4 8 CHAPTER 4. RADIATION FROM PLANETS 4.2 Thermal radiation from planets Intrinsic energy for the giant planets. Table 4.1 gives the ratio between irradiated power P in and the total thermal emission L P which can be deduced from the equilibrium and e ective temperatures according to L P Te 4 =. P in T eq A ratio > 1 for Jupiter, Saturn, and Neptune indicates that these planets emit significantly more energy than they receive from the sun. This can be explained by the ongoing contraction, and di erentiation, of these three planets. For Uranus, it is expected that there is also a small intrinsic flux but only at a level of about 5 1 % of the irradiated flux. This e ect is hard to measure due to uncertainties in the e ective temperature determination. The presence of the internal energy source indicates that the central temperature of the giant planets is of the order 1 K. Intrinsic energy sources can be neglected for the terrestrial planets in the solar system. Black body radiation. The spectral intensity of the thermal radiation of an object at temperature T can be described by the Planck or the black body intensity spectrum: B(T, )= 2hc2 5 1 e hc/ kt 1, (4.4) where h, k and c are Planck constant, Boltzmann constant and speed of light. The Planck intensity is given in unit of e.g. [J m 2 sr 1 s 1 µm 1 ] or [erg cm 2 sr 1 s 1 Å 1 ]). Black body radiation is isotropic so that the black body flux through a unit surface area is B(T, ). It is assumed that the properties of the black body radiation are known and we remind here only some important facts: the black body spectrum can also be expressed as function of frequency B(T, )= 2h 3 c 2 1 e h /kt 1, conversion between B(T, ) and B(T, ) must use the factor d = c/ 2 d, the peak of the black body spectrum B max (T, ) is according to the Wien law at the wavelength: max = 2.9mm, (4.5) T [K] which is at 1 µm for a planet with T = 29 K ( Earth), for low frequency or long wavelengths the Planck radiation can be approximated by: B(T, )= 2 2 c 2 kt or B(T, )= 2c kt, (4.6) 4 the total luminosity of the spherical black body (planet) with radius R and e ective temperature T e is L P =4 R 2 P T 4 e, (4.7) where is the Stefan-Boltzmann constant (identical to Equation 4.2 except that T e is used instead of T eq which does not account for intrinsic energy sources).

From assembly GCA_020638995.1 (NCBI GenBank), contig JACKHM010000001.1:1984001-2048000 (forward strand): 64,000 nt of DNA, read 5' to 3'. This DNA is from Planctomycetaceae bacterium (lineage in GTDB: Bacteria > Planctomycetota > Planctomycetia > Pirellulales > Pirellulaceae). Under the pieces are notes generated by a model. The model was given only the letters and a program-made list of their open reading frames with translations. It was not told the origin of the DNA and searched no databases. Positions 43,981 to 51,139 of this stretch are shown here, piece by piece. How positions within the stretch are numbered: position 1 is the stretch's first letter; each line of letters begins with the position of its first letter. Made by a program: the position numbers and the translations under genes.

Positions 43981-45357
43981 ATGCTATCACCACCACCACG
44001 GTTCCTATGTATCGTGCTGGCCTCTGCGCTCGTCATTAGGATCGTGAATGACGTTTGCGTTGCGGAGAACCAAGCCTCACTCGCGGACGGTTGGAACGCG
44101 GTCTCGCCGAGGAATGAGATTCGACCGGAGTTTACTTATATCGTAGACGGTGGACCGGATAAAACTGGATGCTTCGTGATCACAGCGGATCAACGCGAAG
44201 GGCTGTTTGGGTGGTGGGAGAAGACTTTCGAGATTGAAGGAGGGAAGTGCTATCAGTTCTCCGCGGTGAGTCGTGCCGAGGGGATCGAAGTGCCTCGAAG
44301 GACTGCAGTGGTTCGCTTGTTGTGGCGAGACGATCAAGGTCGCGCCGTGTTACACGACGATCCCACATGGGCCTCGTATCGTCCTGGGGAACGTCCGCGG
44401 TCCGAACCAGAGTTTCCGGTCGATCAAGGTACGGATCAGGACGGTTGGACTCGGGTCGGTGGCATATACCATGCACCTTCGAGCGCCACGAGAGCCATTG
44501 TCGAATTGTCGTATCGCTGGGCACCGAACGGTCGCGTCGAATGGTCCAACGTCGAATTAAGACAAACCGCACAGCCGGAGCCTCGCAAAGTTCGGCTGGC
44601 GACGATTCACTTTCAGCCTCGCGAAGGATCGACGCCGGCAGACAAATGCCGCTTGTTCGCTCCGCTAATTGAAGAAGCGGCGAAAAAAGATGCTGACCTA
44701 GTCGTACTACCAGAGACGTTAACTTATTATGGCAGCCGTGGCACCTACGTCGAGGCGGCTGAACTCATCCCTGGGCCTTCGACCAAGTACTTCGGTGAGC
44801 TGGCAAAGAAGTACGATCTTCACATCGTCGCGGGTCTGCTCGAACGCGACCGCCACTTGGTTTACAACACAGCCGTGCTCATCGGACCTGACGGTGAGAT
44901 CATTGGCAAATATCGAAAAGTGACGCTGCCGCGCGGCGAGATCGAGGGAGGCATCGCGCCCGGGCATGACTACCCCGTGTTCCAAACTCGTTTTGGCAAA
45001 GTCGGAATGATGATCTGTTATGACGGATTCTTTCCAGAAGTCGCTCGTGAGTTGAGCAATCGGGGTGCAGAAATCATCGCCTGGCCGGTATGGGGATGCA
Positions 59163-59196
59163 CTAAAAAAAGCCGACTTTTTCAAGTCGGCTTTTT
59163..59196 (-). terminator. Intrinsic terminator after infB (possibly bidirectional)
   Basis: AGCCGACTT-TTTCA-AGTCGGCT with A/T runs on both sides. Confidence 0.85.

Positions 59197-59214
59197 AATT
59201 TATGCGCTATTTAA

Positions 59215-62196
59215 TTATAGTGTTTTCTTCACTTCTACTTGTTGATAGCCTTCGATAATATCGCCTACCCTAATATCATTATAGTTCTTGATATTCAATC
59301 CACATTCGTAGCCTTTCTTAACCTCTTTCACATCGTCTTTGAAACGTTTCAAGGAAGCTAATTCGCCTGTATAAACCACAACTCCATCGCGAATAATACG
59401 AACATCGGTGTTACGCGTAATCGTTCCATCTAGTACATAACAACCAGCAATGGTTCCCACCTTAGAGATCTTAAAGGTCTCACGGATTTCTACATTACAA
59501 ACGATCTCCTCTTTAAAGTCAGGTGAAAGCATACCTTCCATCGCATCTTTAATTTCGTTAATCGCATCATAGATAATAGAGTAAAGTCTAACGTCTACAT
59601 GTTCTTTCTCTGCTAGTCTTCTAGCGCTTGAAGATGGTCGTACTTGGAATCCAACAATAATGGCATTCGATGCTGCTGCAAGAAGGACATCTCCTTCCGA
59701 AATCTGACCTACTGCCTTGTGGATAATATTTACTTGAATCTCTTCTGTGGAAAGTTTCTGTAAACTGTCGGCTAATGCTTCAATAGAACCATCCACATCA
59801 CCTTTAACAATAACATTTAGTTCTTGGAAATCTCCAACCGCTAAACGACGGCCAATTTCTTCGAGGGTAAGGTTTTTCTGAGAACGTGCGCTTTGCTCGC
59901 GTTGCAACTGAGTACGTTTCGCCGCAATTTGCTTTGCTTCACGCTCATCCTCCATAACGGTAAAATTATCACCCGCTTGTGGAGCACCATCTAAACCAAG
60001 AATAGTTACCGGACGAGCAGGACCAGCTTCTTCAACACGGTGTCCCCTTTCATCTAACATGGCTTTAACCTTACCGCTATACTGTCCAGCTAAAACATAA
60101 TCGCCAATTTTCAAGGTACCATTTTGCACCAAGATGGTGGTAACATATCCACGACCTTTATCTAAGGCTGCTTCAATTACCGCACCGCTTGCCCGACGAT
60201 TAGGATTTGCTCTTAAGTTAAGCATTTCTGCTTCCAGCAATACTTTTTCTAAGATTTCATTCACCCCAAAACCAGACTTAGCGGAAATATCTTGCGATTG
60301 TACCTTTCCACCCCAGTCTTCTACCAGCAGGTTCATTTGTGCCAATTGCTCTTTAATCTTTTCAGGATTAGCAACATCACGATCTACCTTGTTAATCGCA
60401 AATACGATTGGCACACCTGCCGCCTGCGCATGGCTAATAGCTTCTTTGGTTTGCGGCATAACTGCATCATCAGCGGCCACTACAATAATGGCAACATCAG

5 4.2. THERMAL RADIATION FROM PLANETS 81 Thermal luminosity and flux contrast between planet and sun. The thermal luminosity L P of an irradiated planet without intrinsic energy source is given by Equations 4.1 or 4.2. This can be expressed as thermal luminosity contrast C th between the planet and the sun L P L = R2 T P eq 4 R 2 T 4 = R2 P 1 d 2 P 4 (1 A B). (4.8) For solar system planets this ratio is very small, of the order 1 9 to 1 11 (see Table 4.1). Equation 4.8 for the luminosity contrast is also valid for extra-solar systems. For hot Jupiters the ratio L P /L is much larger than for solar system planets. The flux contrast as function of wavelength is important for observational studies. For long wavelengths, in the Rayleigh-Jeans part of the Planck function of the planet, one can use equation 4.6 which yields: F P ( F ( ) max) = R2 P R 2 T eq T. (4.9) The factor for the temperature ratio between planet and sun (or star) T eq /T is of the order 1 1. Thus the flux contrast at long wavelengths max is several orders of magnitudes ( ) larger than the total luminosity contrast (see Table 4.1). On the other hand, the planet to star flux contrast at short wavelengths < max decreases rapidly to very small values because the thermal radiation of the planet drops-o exponentially. At short wavelengths the scattered light will therefore dominate.

6 82 CHAPTER 4. RADIATION FROM PLANETS 4.3 Reflection from planets Reflection by a Lambert surface. A Lambert surface is used as reference in many technical and scientific studies on reflectivities. A Lambert surface reflects all incident light and the surface brightness is the same for all viewing angles. However, for viewing directions with an angle with respect to the surface normal the apparent reflecting area and therefore also the reflected flux is reduced / cos. ThusthereflectedintensityI Lam of a flat Lambert surface per unit solid angle is I Lam ( ) =F i cos for apple <9 (4.1) where F i is the incident flux onto the considered surface. Thereby, the reflection from a Lambert surface does not depend on the direction of the irradiation. A sheet of white paper, a with screen or a white wall are close to a Lambert surface. Figure 4.2: Reflection from a Lambert surface. The factor 1/ in Equation 4.1 is the normalization factor because energy conservation requires that the reflected intensity I Lam integrated over all direction is equal to F i Z 2 Z /2 /2 I Lam ( )sin d d = Z 2 Z /2 F i cos sin d d = F i. An observer at a distance D (much larger than the linear dimension of the surface area) measures a reflected flux F Lam per unit area of F Lam ( ) = I Lam( ) D 2 = F i cos D 2 Normal retro-reflection of a Lambert disk irradiated by the sun. Based on the reflection law for a Lambert surface we can derive the normal retro-reflection (= normal irradiation and normal reflection) of solar light by a round Lambert disk with radius R disk at the distance d disk from the sun: F disk (, = ) = F i( ) D 2 = L ( ) 4 d 2 R 2 1 disk disk D 2, where F i is replaced by the explicit formula for the sunlight intercepted by the Lambert disk.